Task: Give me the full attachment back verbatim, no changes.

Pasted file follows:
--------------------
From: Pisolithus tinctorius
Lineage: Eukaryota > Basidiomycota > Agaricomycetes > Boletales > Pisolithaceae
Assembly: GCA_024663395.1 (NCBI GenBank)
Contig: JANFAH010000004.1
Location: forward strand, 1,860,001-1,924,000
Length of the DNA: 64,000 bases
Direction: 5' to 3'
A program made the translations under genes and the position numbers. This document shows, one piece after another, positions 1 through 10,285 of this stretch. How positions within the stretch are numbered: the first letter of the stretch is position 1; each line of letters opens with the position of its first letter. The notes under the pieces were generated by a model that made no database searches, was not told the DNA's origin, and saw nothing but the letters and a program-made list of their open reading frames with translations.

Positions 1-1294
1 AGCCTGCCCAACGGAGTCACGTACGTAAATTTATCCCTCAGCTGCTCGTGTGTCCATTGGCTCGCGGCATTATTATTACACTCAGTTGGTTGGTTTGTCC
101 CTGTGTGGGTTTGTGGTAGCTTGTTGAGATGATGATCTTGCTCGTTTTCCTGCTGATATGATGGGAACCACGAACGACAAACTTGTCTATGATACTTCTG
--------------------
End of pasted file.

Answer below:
From: Pisolithus tinctorius
Lineage: Eukaryota > Basidiomycota > Agaricomycetes > Boletales > Pisolithaceae
Assembly: GCA_024663395.1 (NCBI GenBank)
Contig: JANFAH010000004.1
Location: forward strand, 1,860,001-1,924,000
Length of the DNA: 64,000 bases
Direction: 5' to 3'
A program made the translations under genes and the position numbers. This document shows, one piece after another, positions 1 through 10,285 of this stretch. How positions within the stretch are numbered: the first letter of the stretch is position 1; each line of letters opens with the position of its first letter. The notes under the pieces were generated by a model that made no database searches, was not told the DNA's origin, and saw nothing but the letters and a program-made list of their open reading frames with translations.

Positions 1-1294
1 AGCCTGCCCAACGGAGTCACGTACGTAAATTTATCCCTCAGCTGCTCGTGTGTCCATTGGCTCGCGGCATTATTATTACACTCAGTTGGTTGGTTTGTCC
101 CTGTGTGGGTTTGTGGTAGCTTGTTGAGATGATGATCTTGCTCGTTTTCCTGCTGATATGATGGGAACCACGAACGACAAACTTGTCTATGATACTTCTG